• http://www.mod.reyes-chow.com Bruce Reyes-Chow

    Thanks again. I remember many years back some of us “young whipper snappers” were sitting around complaining about the PC(USA) and saying that we should just go start something ourselves. One of our mentors kindly, but firmly, said to us, “There is no there there.” reminded us of exactly what you are saying. Certainly there could be a better place, but perfection is saved for Christ. If folks care why the moderator is staying, here is one that I wrote last year:
    http://www.reyes-chow.com/2007/05/top_10_reasons_.html
    Thanks again – Bruce

  • Paul Johnston

    I’m following your most recent series with some interest, and will probably have more to comment later when I have more time. But I found the concept of “tolerable stupidities” which I learned from Richard Lovelace (who got it from Calvin, I believe) to be very helpful. Nothing’s perfect, and some imperfections can be very annoying and troubling without being fatal. On the other hand, some imperfections are fatal — “intolerable stupidities” might be a good word. Recognizing which is which is probably the key to discerning the question of leaving.

  • Jim L

    Paul J. is exactly right. It is all about the essentials and how the denomination is run. What are the differences within the denomination? Are they over essentials or other less important issues? What spiritual dangers exist by staying within the current denomination or moving to a different denomination? Are the disagreements sapping the church and pastors and keeping them from (or hindering) their mission?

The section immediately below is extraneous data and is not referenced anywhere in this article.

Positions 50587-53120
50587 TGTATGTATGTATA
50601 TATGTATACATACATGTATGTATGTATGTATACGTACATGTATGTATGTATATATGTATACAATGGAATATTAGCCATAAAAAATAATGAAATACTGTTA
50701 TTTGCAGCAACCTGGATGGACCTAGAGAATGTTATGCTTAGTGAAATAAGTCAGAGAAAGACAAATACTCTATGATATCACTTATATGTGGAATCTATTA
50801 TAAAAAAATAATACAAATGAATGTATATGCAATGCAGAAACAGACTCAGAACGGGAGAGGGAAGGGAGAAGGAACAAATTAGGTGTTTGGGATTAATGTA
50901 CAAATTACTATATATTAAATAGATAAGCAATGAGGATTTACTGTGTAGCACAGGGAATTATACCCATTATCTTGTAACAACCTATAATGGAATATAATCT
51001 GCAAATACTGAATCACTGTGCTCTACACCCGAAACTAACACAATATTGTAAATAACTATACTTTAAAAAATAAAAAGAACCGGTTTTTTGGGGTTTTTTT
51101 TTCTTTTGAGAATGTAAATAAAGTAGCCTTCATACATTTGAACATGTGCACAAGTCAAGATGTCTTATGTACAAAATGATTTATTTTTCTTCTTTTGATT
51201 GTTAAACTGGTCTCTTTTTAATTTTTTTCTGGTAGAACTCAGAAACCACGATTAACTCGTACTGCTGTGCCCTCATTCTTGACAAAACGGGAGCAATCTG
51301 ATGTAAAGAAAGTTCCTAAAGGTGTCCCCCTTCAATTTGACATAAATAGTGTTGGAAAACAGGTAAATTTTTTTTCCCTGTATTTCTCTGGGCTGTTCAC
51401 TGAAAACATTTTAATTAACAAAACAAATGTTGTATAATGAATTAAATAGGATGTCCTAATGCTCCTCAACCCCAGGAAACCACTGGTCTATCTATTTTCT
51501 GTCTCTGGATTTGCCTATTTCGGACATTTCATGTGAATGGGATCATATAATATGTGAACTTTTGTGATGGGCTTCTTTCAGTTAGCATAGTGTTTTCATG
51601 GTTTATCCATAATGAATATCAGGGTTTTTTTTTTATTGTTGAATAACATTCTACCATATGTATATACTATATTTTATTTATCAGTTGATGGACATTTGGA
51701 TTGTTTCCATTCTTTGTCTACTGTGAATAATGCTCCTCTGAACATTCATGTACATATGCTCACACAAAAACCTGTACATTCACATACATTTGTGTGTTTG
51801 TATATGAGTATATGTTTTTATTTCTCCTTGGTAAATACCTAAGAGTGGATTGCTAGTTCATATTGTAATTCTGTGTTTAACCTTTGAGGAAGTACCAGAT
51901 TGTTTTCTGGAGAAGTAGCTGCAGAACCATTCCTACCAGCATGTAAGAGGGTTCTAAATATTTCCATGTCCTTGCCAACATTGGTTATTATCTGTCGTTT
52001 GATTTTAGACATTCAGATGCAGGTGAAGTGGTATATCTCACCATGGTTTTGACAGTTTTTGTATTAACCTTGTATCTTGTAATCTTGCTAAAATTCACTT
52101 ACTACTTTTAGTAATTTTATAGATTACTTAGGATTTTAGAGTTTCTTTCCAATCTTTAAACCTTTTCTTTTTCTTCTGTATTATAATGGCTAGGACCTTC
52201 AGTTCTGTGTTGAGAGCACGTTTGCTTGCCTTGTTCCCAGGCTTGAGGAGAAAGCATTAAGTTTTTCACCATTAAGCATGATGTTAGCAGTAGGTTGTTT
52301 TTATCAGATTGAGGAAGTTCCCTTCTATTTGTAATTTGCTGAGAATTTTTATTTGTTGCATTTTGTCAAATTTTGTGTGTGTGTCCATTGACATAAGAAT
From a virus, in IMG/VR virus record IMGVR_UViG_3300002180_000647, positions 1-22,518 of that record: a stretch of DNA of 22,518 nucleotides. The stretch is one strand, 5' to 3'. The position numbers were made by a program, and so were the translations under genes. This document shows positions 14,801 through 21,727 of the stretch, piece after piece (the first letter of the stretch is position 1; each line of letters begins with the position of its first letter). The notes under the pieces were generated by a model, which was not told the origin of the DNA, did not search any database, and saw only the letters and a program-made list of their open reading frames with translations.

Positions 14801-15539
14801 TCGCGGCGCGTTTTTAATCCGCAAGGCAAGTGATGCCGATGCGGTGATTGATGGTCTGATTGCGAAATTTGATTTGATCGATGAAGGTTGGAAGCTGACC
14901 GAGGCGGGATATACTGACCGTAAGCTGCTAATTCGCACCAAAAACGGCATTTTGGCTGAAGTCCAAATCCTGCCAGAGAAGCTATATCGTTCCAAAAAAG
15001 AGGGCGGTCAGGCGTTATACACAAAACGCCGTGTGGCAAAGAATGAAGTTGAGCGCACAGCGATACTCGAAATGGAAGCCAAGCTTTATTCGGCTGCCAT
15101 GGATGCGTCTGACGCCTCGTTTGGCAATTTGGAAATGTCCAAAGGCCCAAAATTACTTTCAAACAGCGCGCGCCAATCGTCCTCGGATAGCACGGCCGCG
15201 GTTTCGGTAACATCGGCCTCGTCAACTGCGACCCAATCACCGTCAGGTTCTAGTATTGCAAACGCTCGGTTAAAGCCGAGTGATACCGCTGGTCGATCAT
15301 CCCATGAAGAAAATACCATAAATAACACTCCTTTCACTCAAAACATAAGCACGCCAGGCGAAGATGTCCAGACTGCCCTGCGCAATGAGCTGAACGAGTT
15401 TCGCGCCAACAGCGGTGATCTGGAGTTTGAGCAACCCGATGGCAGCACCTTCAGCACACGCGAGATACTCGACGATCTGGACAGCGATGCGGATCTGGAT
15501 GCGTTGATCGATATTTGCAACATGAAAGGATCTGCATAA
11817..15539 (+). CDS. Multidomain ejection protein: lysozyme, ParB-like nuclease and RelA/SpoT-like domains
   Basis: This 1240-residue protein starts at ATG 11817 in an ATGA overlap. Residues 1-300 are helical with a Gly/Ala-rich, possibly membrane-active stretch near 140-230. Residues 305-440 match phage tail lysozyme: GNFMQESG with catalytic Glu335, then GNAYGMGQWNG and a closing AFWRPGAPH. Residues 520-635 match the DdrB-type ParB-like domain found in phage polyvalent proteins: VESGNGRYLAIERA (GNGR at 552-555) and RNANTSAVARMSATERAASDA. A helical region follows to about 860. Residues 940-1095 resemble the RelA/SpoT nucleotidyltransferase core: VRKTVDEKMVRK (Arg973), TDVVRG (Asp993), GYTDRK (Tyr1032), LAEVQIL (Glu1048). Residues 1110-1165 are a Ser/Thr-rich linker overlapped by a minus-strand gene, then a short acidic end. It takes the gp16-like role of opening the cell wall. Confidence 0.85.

• Dave Moody

    Gotta agree with Paul J. and Jim L, and Calvin on this one. Having the wisdom to differentiate between deadly and merely stupid, and then if it is deadly- if it is temporary or terminal., seems to be what is called for.
    Over at Classical Presbyterian, one of the commenters brought up Luther’s line, likening the church to Noah’s Ark- if it weren’t for the storm outside, you couldn’t stand the stink inside.
    I think there’s a reason St. John says, “Maranantha, Lord Jesus! Come Quickly!”
    Thanks Mark, as always for your trenchant analysis…

  • J.Falconer

    Rev. Roberts, Thank you for another excellent post in your series. I like to think & occasionally say Who’s perfect but God? Hopefully , most Christians eventually want to go to the right place-upstairs. Modern day issues & theology lend themselves to constant debate, individual opinions, interpretation, & controversy. Thank God for the Living Bible translation & the Holy Spirit’s Guidance. I imagine the days & times we’re all in will stay very interesting, & hopefully not too confusing! God Bless & Give Our Best to Your Family, Church Family in Boerne & Laity Lodge

  • http://www.markdroberts.com Mark Roberts